Assassination Markets And The Ethics Of Swarms

The recent Forbes article on the Assassination Market marks only the most recent addition to a growing list of online cryptographic and counter-economic projects, but for those familiar with Tim May’s “Crypto-Anarchist Manifesto” or Jim Bell’s “Assassination Politics,” it is the final, cathartic confrontation with a world we all saw coming.

As the article details in an interview with pseudonymous founder Kuwabatake Sanjuro, the Assassination Market is a platform for crowdfunding bounties on the heads of various politicians and government officials, to be collected by anyone who can eliminate them and offer proof. On its face, the Assassination Market is the ultimate test of anonymising software, cloaking the most shameless and confrontational scheme imaginable. To most people it must seem like a clear incitement to terrorism, and by the creator’s account terrorizing politicians into extinction is his intention. And there’s a bit of libertarian macho flash to it; if private defense agencies are a hard sell to the public, get a load of this!

I won’t comment on the ethics or prudence of the site’s intended goal, but rather on its potential unintended consequences. The Assassination Market is qualitatively different from other crypto-anarchist projects to date. Tor, Bitcoin, Silk Road and Defense Distributed aim to empower individuals in ways that don’t necessarily entail such direct harm to third parties, without first gaining third party permission. These are, to paraphrase Sanjuro, a blow to the fetish of democracy. I think this is a good thing.

Wikileaks, and the expansion of bottom up surveillance by leakers, cell phone cameras, hacktivists and the like are a more complicated matter. Surveillance is commonly portrayed as  a totalitarian encroachment, but it’s really more of a people’s game. Rulers only have so many eyes and so many things to watch, while we have lots of eyes laid on comparatively fewer (and, for the familiar Hayekian reasons, slower and less responsive) institution. The advantages stack massively in favor of the little guy against the dinosaurs.

However, egalitarian surveillance and social networking enables mobs to swarm against the unpopular for illegitimate reasons, fostering a climate of chaotic and perpetual horizontal oppression by bullies for … I suppose for lulz. It’s a big relief to see Anonymous displaying ethics in its choice of targets, and recently going after rapists when other people are using the same social media platforms to threaten survivors. Ditto for the many stories of crowds rising to support abused people they don’t even know, after hearing about bullying through Facebook or Twitter. The precedent so far has been acceptably good and I’m less worried about the development of a society without privacy than I otherwise would be.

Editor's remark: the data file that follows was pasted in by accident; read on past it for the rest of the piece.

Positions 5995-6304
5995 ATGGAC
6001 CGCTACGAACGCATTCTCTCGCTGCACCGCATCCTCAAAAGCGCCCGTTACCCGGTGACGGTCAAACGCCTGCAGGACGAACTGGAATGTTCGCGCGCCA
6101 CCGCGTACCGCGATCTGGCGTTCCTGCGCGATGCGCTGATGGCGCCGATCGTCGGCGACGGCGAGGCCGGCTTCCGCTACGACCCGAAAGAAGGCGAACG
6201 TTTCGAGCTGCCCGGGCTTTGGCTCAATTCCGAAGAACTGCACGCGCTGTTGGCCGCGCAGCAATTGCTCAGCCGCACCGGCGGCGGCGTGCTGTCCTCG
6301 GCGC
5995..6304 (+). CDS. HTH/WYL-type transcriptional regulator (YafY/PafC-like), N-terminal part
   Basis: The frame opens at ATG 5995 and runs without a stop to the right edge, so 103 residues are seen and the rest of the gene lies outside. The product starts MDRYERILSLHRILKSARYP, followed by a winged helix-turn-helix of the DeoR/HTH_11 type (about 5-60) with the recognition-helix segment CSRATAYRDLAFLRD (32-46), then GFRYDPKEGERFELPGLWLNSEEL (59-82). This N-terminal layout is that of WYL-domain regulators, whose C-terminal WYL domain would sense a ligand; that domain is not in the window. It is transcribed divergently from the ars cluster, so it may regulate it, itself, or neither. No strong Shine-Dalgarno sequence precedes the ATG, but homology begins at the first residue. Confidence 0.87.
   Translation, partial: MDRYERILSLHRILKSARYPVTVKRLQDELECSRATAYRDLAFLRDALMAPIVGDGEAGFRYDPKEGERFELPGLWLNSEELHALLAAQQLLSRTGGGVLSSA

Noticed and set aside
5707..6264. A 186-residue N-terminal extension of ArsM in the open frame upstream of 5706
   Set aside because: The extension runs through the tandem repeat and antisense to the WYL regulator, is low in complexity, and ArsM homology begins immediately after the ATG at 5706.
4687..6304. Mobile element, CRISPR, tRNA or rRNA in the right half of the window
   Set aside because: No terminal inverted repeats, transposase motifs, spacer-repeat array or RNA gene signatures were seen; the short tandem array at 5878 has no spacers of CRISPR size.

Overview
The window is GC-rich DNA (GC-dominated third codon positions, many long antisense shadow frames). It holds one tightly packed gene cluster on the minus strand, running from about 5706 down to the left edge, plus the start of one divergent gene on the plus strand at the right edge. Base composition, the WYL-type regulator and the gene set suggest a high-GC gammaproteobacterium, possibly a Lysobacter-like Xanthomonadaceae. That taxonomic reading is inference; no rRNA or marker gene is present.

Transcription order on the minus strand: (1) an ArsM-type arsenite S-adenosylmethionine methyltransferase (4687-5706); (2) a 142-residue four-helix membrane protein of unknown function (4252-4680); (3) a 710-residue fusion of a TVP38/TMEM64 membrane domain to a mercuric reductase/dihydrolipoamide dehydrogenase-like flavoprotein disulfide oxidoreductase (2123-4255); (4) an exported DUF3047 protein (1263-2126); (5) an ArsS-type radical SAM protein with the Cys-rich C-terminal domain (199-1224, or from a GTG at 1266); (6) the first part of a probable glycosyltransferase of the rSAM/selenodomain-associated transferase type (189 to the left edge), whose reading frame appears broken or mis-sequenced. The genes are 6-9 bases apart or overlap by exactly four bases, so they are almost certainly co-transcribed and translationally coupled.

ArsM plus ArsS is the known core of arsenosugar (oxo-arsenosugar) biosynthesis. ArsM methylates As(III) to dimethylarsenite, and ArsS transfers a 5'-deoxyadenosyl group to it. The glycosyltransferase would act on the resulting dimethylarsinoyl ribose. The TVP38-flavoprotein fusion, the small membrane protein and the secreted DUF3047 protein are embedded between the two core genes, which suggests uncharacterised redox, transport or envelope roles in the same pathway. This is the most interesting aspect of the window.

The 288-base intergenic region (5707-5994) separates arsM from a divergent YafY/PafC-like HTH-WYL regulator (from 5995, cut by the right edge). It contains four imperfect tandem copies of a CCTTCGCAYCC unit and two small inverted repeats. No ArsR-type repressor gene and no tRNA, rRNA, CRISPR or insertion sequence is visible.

I’m not so certain regarding the crowdfunding of death, but I guess we’ll see. It could have been said about the users of Silk Road or Defcad, but I think the potential for anonymous murder might attract a dangerous kind of person. Not killers in the mold of Obama, but the kind of people who think Ben Bernanke is the most obvious proxy for Sauron and think it necessary to include his transparently Jewish middle name on the hit listing. In other words, abusive trolls from the dark recesses of the Internet, whose bark normally outstrips their bite but who in swarms, through proxy soldiers, could make their abuse flesh.

The purpose of the Assassination Market is the crowdfunded death of unpopular people. Whatever ethical constraints Sanjuro might place on his own site, there is a market for others who won’t. Today the targets are politicians and bureaucrats; tomorrow economic elites; but the model can be applied to anyone who stands out and gains public disapproval, for whatever reason. Obviously, this can lead to undesirable outcomes as far as individuality is concerned. What if the result of institutionalized assassination markets is a spontaneous order of repression more efficient than that of the current government? More Americans still want Edward Snowden or Chelsea Manning imprisoned than otherwise. Salman Rushdie might not have outlived Khomeini. If you think the current crop of reddit mobs and cyber-sociopaths are bad, just wait until people put their money where their mouths are against rape survivors who speak out.

It’s unclear what will happen if this model sees broadened application. The cypherpunks of the 90s were too excited at getting here to give full consideration to where we might go from here. It will fall to us to shape the discourse, and for a new generation of technologically and politically aware to shape the trends. I’m a futurist at heart, and I’d like to think that there’s a way to force some accountability into the process of swarms, so that they become expressions of solidarity and not predation. If we can do that, then we may indeed have a bright future ahead of us.

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